As shown in FIG. 1, in connection with the ballasts of the present invention, the updating of the ECO-1 Chip, which incorporates the electronic switching, timer, protection and photoelectric switching circuit, associated with the board's power circuit, provides safety, durability, consistent performance and an extreme light weight to the ballast of the present invention.
As further shown in FIG. 1, the ballast includes properly dimensioned filters, which are used and are sufficient to eliminate RF and EMI noises. The power factor associated with use of the ballast of the present invention is ensured to a value very close to one.
As also shown in FIG. 1, bridge rectifier 10 provides a dc voltage on rail 12 from the 220 volts ac supply. Gas discharge lamp 16 is connected in series with inductance coil 18 in the cross-member of an H-configuration circuit which is connected between rail 12 and a ground: MOFSET transitor switches T1, T2, T3, T4 are connected in the four legs of the "H". Respective oscillators in MOFSET oscillator circuits M1, M2 pass pulses to the transistor switches so that, alternately, T1 and T4 are conducting (with T2 and T3 non-conducting) and then T2 and T3 are conducting (with T1 and T4 non-conducting). When T1 and T4 are conducting, current passes through the lamp 16 and coil 18 from left-to-right, as viewed in the drawing FIG. 1 and conversely when T2 and T3 are conducting, current passes through lamp 16 and coil 18 in the opposite direction. The frequency of these pulses, which control the transistor switches, is substantially higher than the frequency of the ac supply.
Timed power saver 20 uses both an internal timer and a photocell to switch the lamp on and off at predetermined times and to select full power or a power saver mode as a function of ambient light conditions.
The following examples are associated with the use of the electronic ballast of the present invention.
______________________________________2.1 FIRST PROFILENORM. = 100%ECON. = 60% ##STR1##EVENT TIME LAMP OPERATION______________________________________SUNDOWN 0 MINUTES IGNITIONSTABILIZATION UP TO 10 FULL POWER MINUTESPEAK REDUCTION UP TO 02h24 ECONOMY MODENORMAL OPERAT. UP TO 03h26 FULL POWERPREDAWN 06H00 ECONOMY MODE ONWARDSDAWN SUNRISE + ECONOMY MODE 10 MIN.AFTER DAWN ONWARDS SWITCHED OF______________________________________
______________________________________2.2 SECOND PROFILENORM. = 100%ECON. = 60% ##STR2##EVENT TIME LAMP OPERATION______________________________________SUNDOWN 0 MINUTES IGNITIONNORMAL UP TO 06h00 FULL POWEROPERAT.PREDAWN 06h00 ONWARDS ECONOMY MODEDAWN SUNRISE + 10 MIN. ECONOMY MODEAFTER ONWARDS SWITCHED OFFDAWN______________________________________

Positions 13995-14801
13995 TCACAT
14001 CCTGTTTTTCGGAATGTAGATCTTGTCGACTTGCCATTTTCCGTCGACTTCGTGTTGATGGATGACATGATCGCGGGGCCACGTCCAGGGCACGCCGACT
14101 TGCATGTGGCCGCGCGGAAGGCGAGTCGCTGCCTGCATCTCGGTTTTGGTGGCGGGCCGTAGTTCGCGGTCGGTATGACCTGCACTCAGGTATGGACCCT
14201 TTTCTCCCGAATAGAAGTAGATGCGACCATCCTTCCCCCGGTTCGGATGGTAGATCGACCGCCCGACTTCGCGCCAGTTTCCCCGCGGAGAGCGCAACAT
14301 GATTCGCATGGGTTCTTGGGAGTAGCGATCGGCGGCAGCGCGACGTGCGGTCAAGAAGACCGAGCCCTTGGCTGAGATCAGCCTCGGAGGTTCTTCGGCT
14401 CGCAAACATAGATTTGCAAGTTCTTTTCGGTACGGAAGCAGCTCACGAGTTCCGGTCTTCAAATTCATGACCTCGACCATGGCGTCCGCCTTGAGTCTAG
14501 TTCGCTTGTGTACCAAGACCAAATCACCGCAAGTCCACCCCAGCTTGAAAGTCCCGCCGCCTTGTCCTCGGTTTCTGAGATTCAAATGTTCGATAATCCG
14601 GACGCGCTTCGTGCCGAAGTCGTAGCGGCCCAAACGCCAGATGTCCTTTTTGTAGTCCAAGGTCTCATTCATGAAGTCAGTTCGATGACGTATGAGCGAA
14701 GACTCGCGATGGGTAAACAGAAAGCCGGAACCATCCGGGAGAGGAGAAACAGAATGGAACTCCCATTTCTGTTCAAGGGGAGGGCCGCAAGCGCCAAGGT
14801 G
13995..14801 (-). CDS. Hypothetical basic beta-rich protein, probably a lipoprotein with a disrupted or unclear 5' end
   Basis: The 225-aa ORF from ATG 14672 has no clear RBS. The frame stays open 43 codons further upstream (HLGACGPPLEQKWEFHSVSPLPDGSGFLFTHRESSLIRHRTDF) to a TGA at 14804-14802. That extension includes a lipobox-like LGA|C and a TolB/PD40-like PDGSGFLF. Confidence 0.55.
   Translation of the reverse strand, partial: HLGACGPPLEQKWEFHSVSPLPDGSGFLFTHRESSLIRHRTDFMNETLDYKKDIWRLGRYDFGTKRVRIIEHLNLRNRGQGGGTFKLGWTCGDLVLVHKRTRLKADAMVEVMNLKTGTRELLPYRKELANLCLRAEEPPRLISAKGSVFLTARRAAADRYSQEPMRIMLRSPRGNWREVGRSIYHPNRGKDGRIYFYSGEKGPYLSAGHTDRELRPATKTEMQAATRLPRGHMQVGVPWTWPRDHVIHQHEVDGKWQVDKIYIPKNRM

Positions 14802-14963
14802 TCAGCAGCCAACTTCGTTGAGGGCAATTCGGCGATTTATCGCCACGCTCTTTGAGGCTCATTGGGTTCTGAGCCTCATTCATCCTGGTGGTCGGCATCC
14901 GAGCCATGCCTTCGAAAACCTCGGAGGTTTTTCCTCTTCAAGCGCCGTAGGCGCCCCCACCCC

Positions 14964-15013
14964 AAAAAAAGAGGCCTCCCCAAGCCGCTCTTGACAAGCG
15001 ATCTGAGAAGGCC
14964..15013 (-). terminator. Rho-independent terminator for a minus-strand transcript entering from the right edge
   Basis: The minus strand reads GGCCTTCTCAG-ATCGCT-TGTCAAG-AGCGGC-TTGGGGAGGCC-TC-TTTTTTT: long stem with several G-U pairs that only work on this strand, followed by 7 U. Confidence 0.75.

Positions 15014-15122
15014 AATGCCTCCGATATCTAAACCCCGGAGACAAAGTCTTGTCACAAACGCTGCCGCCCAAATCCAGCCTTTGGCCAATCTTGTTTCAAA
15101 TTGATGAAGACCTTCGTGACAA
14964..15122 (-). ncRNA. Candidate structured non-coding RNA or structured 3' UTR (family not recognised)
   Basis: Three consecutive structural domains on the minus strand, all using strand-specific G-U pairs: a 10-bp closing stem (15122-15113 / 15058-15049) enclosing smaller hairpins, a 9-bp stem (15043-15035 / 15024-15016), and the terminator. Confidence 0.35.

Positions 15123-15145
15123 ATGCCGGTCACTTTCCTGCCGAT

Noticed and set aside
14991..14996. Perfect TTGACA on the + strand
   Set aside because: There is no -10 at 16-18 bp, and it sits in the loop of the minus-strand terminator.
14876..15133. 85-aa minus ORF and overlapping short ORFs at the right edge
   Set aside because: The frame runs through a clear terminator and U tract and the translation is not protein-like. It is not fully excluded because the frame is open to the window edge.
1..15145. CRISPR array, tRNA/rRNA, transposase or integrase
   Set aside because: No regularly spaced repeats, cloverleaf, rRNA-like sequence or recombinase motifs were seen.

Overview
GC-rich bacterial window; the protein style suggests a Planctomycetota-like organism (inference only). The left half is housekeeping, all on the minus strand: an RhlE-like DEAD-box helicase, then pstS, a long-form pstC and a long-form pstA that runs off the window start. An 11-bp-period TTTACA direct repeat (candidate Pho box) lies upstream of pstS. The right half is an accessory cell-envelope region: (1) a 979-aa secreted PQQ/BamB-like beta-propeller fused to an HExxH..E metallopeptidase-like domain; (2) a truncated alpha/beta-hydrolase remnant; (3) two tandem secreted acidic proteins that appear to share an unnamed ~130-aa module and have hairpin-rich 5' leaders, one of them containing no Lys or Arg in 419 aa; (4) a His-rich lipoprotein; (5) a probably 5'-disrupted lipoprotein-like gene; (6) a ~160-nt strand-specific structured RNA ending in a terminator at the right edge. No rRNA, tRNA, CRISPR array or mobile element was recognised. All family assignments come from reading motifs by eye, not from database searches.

______________________________________2.3 THIRD PROFILENORM. = 100% ##STR3##EVENT TIME LAMP OPERATION______________________________________SUNDOWN 0 MINUTES IGNITIONNORMAL OPERAT. UP TO 12h00 FULL POWERAFTER DAWN ONWARDS SWITCHED OFF______________________________________
The advantages of the electronic ballast of the present invention, which includes a built-in timed power saver and photoelectric switching, namely, REET, in relation to conventional prior art ballasts are as follows:
1. The electronic ballast of the present invention achieves a 10% economy in the normal operation regime;
2. The electronic ballast causes the saving of power at electric power peak utilization hours, by means of a timer adjusted to the convenient time schedules of the electric power utility;
3. The total mass and weight of the equipment of the ballast of the present invention is considerably less than that of the conventional prior art ballast, in spite of the fact that the former incorporates other auxiliary equipment, which allows the use of lightweight lighting fixtures and support arms having a smaller span;
4. In connection with the ballast of the present invention, the luminous flow from the lamp is practically equal to the power consumed, due to the negligible losses in the equipment;
5. The operating temperature is the same as the ambient temperature;
6. The size volume of the equipment of the ballast is minimal;
7. The electronic ballast of the present invention is more reliable, since the ballast uses high-technology equipment;
8. The ballast of the present invention results in the absence of audible and RF/MI noises;
9. The ballast is packaged in fiberglass or high-impact PVC boxes, which provides resistance to the weather and hostile environments;
10. The ballast does not employ moving parts prone to a quick wear and tear, or to accidental misadjustment;
11. The use of the ballast of the provides a protection against voltage and current surges;
12. The ballast and associated equipment are integrated in a single device, with all auxiliary equipment indispensable for the proper operation of the lamp economy, including timed switching, natural light switching, an ignitor in the cases of sodium and metallic multiple vapor lamps, and a capacitor for power factor correction;
13. The use of the ballast of the present invention results in lower lighting fixture cost, by reason of construction material savings and a better design configuration;
14. Use of the ballast results in lower cost of the lighting fixture support arm;
15. The ballast may be installed internally or externally to the lighting fixture;
16. The ballast has a low cost, namely, a lower cost than the sum of the costs of using conventional ballast equipment;
17. Use of the ballast also results in consistent quality, due to serial and large-scale manufacture of the ballast;
18. The ballast provides durability equal to or higher than that associated with use of conventional ballast;
19. The possibility of repairs are minimized.
It is noted that the ballast of the present invention is not limited to the specific embodiments described in the text and drawings herein, but rather instead, various modifications may be made to the present invention without departing from the scope of the present invention, as noted in the appended claims.
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|U.S. Classification||315/159, 315/DIG.5, 315/247, 315/307, 315/360, 315/DIG.7|
|International Classification||H05B37/02, H05B41/42, H05B41/392|
|Cooperative Classification||Y10S315/07, Y02B20/42, H05B41/42, Y02B20/46, Y10S315/05, H05B37/0218, Y02B20/40, H05B37/0281|
|European Classification||H05B37/02B8, H05B41/42, H05B37/02B2|
|Dec 14, 1999||REMI||Maintenance fee reminder mailed|
|May 21, 2000||LAPS||Lapse for failure to pay maintenance fees|
|Aug 1, 2000||FP||Expired due to failure to pay maintenance fee|
Effective date: 20000521